Now Durham University’s researchers have found a phase in the development of these galactic giants that could tell us more about how quasars and their host galaxies evolve.
However, a significant number of quasars look red when viewed through the huge clouds of dust and gas that obscure them from view.
The conventional view of red quasars is that they are actually blue quasars that are angled away from our line-of-sight.
Red quasarsOur team has ruled out this model and instead has shown that red quasars are likely to be the result of a brief, but violent, phase in the evolution of galaxies when their black holes are ejecting large amounts of energy into the surrounding dust and gas.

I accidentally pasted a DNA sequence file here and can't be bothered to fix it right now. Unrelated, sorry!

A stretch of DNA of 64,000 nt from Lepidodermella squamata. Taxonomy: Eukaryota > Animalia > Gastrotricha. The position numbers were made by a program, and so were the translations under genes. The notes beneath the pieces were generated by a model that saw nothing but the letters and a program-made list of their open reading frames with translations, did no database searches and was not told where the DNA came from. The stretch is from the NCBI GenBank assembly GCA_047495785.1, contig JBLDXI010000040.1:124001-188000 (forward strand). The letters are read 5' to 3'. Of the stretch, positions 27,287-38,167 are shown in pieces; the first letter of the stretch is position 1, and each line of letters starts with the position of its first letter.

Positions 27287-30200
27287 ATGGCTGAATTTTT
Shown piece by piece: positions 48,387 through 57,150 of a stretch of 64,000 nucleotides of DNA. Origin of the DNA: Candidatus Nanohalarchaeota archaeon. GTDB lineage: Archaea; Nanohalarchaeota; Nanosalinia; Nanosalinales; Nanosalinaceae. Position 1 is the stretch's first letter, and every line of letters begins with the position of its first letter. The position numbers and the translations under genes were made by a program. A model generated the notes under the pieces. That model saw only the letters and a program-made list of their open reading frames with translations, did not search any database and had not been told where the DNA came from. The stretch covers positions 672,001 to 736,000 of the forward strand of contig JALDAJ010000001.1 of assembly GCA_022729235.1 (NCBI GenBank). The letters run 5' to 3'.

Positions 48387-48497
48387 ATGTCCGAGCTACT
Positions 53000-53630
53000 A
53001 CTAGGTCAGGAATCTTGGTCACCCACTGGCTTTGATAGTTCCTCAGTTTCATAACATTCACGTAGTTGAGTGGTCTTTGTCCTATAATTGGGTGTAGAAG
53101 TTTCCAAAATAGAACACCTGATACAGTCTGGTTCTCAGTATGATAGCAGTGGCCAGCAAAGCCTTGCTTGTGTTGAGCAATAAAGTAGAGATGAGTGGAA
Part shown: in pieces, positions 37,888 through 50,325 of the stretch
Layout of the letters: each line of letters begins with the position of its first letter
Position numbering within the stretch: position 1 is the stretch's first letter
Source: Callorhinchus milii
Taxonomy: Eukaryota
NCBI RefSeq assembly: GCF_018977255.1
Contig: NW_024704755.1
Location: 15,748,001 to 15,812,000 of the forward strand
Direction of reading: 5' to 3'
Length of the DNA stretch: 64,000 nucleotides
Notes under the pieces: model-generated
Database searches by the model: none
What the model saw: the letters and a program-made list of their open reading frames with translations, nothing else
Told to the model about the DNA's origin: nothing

This injection of energy blows away the dust and gas to reveal a blue quasar.
Our astronomers studied 10,000 red and blue quasars as they would have been seen seven to 11 billion years ago when the universe was relatively young.
Galaxy evolutionThey say their research could also tell us more about galaxy evolution as they expect that the massive burst of energy from the black hole would burn off the gas needed to form stars.
Without gas, the galaxies can’t grow - so the quasar is effectively ending the life of the galaxy by destroying the very thing that it needs to survive.